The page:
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Hello, Dolly: meet a great philanthropist—and prepare to be amazed

Deacon Greg Kandra - published on 12/21/16

Who knew?  This is truly inspiring. Her phenomenal generosity toward people in need extends far beyond the money she’s given to support those recovering from the devastating fires in her home state.

Such as:

Underneath the aw-shucks, who-me persona is a serious woman, now 70, and one of the most philanthropic celebrities around. In 2006, the Associated Press pointed out that while “much of her philanthropy has been anonymous” (or at least done quietly), it includes such gifts as the $60,000 she provided per year for disadvantaged Sevier County high school students, something she has done in varying amounts since the 1970s. And the program she created that offered $500 to children in the county who both graduated high school and convinced a classmate not to drop out. Not to mention the $100,000 she donated in 1997 to open the Dolly Parton Birthing Unit at the LeConte Medical Center in Pigeon Forge, Tenn., so expectant mothers wouldn’t have to drive all the way to Knoxville when their time came. Even at the time, she seemed to play off this last donation in her joking, flirty way. “Lordy, Lordy, I don’t know nothing about birthing babies!” she said, according to the Deseret News. “Just think of all the babies who’ll be born in Sevier County at the Dolly Parton unit. It’s a great compliment.” Easily her most wide-reaching philanthropic work is Dolly Parton’s Imagination Library, one of the country’s largest literacy projects, which she funded partially with proceeds from Dollywood, according to Forbes. To her, it was important that children be afforded the opportunity to read, regardless of their parents’ income level. The Imagination Library began in 1995 with a simple goal: Mail one book, each month, to every child in Sevier County from birth to age 5 so “she could ensure that every child would have books, regardless of their family’s income.” The program was so successful that in 2000, she offered to expand it to any community that would partner with her to support such a program. It exploded. The program is now global, found in some 1,600 communities across the U.S., Canada, the United Kingdom and Australia. It now sends more than 1 million books to children across the world, every month.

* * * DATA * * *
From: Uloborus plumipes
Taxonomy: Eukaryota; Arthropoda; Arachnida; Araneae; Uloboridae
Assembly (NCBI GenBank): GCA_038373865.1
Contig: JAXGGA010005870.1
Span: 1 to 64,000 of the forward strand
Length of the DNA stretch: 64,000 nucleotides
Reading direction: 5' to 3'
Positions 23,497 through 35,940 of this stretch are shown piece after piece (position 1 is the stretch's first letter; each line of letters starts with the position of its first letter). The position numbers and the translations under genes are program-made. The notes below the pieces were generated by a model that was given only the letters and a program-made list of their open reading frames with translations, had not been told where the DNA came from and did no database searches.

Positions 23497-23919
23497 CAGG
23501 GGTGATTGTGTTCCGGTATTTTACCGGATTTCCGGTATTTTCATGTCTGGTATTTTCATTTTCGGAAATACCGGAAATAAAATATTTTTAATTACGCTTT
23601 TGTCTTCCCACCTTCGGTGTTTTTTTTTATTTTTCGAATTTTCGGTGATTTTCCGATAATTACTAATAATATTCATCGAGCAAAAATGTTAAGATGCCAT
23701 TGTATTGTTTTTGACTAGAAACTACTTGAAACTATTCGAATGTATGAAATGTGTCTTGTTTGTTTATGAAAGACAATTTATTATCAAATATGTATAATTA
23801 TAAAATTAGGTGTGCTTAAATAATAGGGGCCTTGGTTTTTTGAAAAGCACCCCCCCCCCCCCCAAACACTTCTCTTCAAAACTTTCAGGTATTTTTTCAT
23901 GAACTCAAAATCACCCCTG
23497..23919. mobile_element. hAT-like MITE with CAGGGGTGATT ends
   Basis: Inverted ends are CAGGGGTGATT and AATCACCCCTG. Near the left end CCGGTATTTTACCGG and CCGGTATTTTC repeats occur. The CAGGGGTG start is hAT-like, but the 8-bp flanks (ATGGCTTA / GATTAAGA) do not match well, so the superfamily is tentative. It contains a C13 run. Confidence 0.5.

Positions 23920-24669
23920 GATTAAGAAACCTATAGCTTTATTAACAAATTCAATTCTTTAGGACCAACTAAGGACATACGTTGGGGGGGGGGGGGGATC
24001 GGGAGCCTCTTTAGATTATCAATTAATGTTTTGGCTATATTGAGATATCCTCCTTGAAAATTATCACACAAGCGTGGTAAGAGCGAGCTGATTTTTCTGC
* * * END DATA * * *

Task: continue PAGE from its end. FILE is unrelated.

Read it all. God love her.

Photo: Wikipedia

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